the shift register as a serial string of flip-flops, we consider it as a parallel

register whose contents are being transferred in parallel to a set of bits that

is offset by one bit position. Figure 7-76 demonstrates the concept of each

transfer needed in this design.

Solution

A very reasonable first step is to define a two-bit input named mode with
which we can specify mode 0, 1, 2, or 3.The next challenge is deciding how to

choose among the four operations using HDL. Several methods can work

here. The CASE structure was chosen because it allows us to choose a differ-

ent set of HDL statements for each and every possible mode value. There is

no priority associated with checking for the existing mode settings or over-

lapping ranges of mode numbers, so we do not need the advantages of the

IF/ELSE construct.The HDL solutions are given in Figures 7-83 and 7-84.The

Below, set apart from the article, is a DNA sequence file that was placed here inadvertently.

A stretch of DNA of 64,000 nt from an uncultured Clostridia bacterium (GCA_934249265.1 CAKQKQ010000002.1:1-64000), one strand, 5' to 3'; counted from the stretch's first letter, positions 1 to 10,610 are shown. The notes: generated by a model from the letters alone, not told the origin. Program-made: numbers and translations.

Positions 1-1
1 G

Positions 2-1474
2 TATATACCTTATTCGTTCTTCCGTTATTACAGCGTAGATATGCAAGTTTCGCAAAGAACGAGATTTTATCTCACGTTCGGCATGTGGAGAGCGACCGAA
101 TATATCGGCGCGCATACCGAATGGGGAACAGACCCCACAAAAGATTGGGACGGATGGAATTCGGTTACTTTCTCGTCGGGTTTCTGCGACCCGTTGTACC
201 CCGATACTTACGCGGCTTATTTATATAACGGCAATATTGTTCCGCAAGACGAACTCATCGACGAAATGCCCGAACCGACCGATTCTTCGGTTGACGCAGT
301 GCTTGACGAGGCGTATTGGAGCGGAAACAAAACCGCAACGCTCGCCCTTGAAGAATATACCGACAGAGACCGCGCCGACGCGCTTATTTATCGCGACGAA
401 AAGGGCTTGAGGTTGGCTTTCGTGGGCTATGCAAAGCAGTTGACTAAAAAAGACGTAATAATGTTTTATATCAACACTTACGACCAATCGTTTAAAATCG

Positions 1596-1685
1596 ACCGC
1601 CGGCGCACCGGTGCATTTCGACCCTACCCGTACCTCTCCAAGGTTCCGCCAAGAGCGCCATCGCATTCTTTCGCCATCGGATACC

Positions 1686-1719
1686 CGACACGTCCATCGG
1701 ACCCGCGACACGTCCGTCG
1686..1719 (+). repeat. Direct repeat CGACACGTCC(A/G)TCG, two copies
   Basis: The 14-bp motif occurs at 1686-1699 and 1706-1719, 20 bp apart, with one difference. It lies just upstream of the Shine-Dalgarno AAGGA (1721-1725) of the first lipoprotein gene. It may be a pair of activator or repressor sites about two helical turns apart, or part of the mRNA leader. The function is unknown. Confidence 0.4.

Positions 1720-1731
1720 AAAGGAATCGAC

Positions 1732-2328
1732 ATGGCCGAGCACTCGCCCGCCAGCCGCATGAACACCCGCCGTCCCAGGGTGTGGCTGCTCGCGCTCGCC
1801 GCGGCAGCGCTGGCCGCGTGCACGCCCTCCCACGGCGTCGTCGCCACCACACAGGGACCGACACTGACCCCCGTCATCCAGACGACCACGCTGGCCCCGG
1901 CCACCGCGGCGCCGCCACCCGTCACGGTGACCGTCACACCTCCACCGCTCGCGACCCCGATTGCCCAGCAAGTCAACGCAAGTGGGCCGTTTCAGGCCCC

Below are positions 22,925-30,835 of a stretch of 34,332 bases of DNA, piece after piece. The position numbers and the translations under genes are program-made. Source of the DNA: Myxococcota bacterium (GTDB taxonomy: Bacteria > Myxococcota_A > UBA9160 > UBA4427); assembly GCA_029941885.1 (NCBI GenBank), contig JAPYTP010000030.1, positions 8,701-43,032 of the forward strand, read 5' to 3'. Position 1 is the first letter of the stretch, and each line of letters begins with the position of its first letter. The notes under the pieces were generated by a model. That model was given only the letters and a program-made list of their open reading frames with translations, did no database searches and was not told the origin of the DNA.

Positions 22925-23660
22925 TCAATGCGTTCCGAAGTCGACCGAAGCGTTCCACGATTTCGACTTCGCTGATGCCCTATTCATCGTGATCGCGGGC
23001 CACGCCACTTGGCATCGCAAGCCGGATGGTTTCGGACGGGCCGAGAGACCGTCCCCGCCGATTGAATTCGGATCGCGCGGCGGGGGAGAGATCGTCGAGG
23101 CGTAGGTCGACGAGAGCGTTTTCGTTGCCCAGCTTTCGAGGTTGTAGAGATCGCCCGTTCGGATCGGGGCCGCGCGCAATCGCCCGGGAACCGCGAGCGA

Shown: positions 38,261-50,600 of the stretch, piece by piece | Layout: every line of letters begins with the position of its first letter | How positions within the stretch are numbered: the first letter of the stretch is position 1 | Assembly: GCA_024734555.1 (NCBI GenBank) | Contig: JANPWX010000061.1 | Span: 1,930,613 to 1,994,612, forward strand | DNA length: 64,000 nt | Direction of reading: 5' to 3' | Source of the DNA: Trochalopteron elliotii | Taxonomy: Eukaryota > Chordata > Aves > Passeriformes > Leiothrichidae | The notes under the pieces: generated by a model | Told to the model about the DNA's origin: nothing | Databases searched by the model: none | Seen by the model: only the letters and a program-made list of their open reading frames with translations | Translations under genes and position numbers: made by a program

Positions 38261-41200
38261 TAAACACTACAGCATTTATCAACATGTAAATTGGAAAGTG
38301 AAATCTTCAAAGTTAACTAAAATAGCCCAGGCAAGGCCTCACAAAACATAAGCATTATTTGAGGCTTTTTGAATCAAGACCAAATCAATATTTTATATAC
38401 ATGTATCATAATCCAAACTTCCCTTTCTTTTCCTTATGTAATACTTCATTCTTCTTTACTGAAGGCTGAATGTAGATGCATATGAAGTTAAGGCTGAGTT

same inputs and outputs are defined in each approach: a clock, four bits of

parallel load data, a single bit for the serial input to the register, two bits for

the mode selection, and four output bits.

SECTION 7-22/HDL REGISTERS 457

FIGURE 7-83 AHDL universal shift register.

1 SUBDESIGN fig7_83

2 (

3 clock :INPUT;

4 din[3..0] :INPUT; -- parallel data in

5 ser_in :INPUT; -- serial data in from Left or Right

6 mode [1..0] :INPUT; -- MODE Select: 0=hold, 1=right, 2=left, 3=load

7 q[3..0] :OUTPUT;

8 )

9 VARIABLE

10 ff[3..0] :DFF; -- define register set

11 BEGIN

12 ff[].clk = clock; -- synchronous clock

13 CASE mode[] IS